There were a burst of real estate deals in Manhattan at the end of the year as buyers took advantage of lower prices, historic interest rates, and concessions for new development.
New market reports show Manhattan is inching its way back from the plunge in sales that was caused by the shutdown. There were 1,909 sales of Manhattan co-ops and condos in the fourth quarter, an increase of 38.8 percent from the third quarter quarter, according to the latest Elliman Report.
“There was a clear surge in sales activity from the third to the fourth quarter,” says Jonathan Miller, president and CEO of appraisal firm Miller Samuel and author of the report.
In addition, Elliman’s new signed contract report shows Manhattan’s December activity was above year-ago levels for the first time since the lockdown ended.
Usually, it is best to focus on year-over-year comparisons, instead of comparing one quarter to the next, in order to filter out seasonal changes. But a quarterly look is important right now because it reveals just how far Manhattan real estate has come during the pandemic, Miller says. The fourth quarter is traditionally the weakest quarter for sales, since many New Yorkers travel for the holidays or are entertaining at home, and put off buying or selling.
Miller looked back over the past 20 years to find that sales declined from the third quarter to the fourth quarter by an average of 11 percent, so to see a quarterly increase of 38 percent in the fourth quarter compared to the third quarter of 2020 is significant. “The surge overpowered the seasonality,” he says.
Other comparisons also illustrate how far Manhattan has come. In both the second and third quarters of 2020, sales declined by 50 percent year over year. In the fourth quarter of 2020, they were down just 20 percent compared to the fourth quarter of 2019.
Prices showed mixed results, the report says. The median sales price for condos and co-ops, $1,050,000, rose 5.1 percent over the fourth quarter of 2019—but if you break out the two types of apartments, you can see that co-op prices fell and condo prices increased. The median sales price for a co-op in the fourth quarter, $752,000, was a 5.4 percent drop from the year-ago quarter, while the median sales price for a condo, $1,675,011, represents a 6.3 increase over the fourth quarter of 2019.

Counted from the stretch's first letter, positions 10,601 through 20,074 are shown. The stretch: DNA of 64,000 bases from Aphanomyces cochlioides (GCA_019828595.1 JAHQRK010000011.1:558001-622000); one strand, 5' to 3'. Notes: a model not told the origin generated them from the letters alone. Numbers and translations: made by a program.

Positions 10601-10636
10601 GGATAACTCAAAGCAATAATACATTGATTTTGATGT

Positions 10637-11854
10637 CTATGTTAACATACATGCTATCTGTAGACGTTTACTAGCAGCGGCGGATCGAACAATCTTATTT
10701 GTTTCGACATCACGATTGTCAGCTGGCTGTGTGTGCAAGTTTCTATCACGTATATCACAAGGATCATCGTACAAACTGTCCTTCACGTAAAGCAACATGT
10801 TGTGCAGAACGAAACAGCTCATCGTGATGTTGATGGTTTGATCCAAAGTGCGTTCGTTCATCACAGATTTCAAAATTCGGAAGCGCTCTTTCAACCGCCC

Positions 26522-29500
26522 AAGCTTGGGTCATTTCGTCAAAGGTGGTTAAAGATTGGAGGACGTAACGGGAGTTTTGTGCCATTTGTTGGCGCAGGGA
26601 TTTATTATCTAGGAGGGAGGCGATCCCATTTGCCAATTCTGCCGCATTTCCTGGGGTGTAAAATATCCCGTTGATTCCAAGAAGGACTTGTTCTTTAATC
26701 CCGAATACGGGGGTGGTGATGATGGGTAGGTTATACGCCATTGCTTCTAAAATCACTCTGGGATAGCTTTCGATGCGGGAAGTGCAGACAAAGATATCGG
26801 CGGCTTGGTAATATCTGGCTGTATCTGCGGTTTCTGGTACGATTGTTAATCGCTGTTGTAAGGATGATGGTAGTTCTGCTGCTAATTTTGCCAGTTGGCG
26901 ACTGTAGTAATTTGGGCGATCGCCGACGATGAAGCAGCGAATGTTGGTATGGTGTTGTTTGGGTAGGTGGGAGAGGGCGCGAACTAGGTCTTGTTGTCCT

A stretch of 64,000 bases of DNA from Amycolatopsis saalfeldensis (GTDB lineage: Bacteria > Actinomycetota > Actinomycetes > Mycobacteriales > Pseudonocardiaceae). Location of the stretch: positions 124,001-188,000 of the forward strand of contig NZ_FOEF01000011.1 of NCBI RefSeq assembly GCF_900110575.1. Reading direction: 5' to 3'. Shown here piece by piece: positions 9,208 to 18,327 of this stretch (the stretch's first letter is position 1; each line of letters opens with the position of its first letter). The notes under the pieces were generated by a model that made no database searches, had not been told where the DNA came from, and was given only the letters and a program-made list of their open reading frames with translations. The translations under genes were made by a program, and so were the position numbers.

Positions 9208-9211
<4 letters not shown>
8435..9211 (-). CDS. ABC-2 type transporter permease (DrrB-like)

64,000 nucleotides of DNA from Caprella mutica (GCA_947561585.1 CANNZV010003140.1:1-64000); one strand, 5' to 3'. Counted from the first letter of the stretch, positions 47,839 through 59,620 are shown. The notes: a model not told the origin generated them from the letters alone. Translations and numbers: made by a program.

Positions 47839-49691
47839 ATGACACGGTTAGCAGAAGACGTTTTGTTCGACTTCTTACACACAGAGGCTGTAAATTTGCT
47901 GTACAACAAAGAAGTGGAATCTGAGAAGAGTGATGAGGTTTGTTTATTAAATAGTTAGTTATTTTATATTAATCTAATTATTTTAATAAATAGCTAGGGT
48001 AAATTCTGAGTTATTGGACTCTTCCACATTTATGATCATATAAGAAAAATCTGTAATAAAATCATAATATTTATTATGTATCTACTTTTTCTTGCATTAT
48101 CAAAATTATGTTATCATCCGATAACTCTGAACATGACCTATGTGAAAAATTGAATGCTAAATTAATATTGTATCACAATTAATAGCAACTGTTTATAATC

The median price for luxury properties, defined as the upper 10 percent of all co-op and condo sales, rose annually for the second straight quarter. The median price in the fourth quarter, $5,600,000, was a 16.7 percent increase over the year-ago quarter.
The Elliman Report for new signed contracts in December shows find signed contracts were up 17.6 percent for co-ops and 6.3 percent for condos. Townhouse contract activity continues to exceed year-ago levels, a trend that has been in effect since September.
In Brooklyn, new signed contracts for co-ops, condos, and townhouses were more than triple the levels seen a year ago, the report says.
In the suburbs, contract activity for Long Island, Hamptons, North Fork, Westchester, Fairfield, and Greenwich outpaces the year-ago period—continuing a trend seen over the past six to seven months.
Other market reports
The average resale price dropped in the fourth quarter, but there were two important factors that prevented the fall from being much worse, Bess Freeman, CEO of Brown Harris Stevens, says in her firm’s fourth quarter Manhattan sales market report.